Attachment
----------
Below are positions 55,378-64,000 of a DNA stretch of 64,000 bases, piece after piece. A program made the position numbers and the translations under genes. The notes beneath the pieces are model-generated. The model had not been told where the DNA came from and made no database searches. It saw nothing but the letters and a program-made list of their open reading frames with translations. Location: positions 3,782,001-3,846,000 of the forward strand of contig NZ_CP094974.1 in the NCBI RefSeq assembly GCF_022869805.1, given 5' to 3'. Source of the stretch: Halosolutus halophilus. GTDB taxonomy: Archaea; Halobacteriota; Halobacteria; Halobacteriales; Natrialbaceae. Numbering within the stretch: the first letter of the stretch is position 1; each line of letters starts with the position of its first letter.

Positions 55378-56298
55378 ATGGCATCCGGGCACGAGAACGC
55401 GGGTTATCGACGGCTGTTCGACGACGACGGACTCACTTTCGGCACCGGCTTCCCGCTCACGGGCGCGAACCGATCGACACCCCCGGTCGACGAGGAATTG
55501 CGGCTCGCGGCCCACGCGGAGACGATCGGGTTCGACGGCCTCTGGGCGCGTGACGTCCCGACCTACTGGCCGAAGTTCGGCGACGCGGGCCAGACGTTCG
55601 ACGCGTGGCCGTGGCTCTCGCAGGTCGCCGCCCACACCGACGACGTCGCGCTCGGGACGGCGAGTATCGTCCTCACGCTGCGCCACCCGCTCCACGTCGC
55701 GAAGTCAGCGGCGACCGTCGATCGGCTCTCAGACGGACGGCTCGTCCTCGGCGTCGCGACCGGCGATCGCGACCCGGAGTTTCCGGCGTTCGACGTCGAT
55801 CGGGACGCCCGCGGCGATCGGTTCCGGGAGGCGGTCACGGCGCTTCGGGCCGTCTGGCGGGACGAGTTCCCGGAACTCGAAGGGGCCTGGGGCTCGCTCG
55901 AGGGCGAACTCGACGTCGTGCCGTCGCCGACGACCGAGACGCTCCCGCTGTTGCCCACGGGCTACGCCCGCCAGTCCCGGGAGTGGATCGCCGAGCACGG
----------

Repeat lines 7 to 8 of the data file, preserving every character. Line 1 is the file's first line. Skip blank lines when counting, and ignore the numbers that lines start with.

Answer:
55701 GAAGTCAGCGGCGACCGTCGATCGGCTCTCAGACGGACGGCTCGTCCTCGGCGTCGCGACCGGCGATCGCGACCCGGAGTTTCCGGCGTTCGACGTCGAT
55801 CGGGACGCCCGCGGCGATCGGTTCCGGGAGGCGGTCACGGCGCTTCGGGCCGTCTGGCGGGACGAGTTCCCGGAACTCGAAGGGGCCTGGGGCTCGCTCG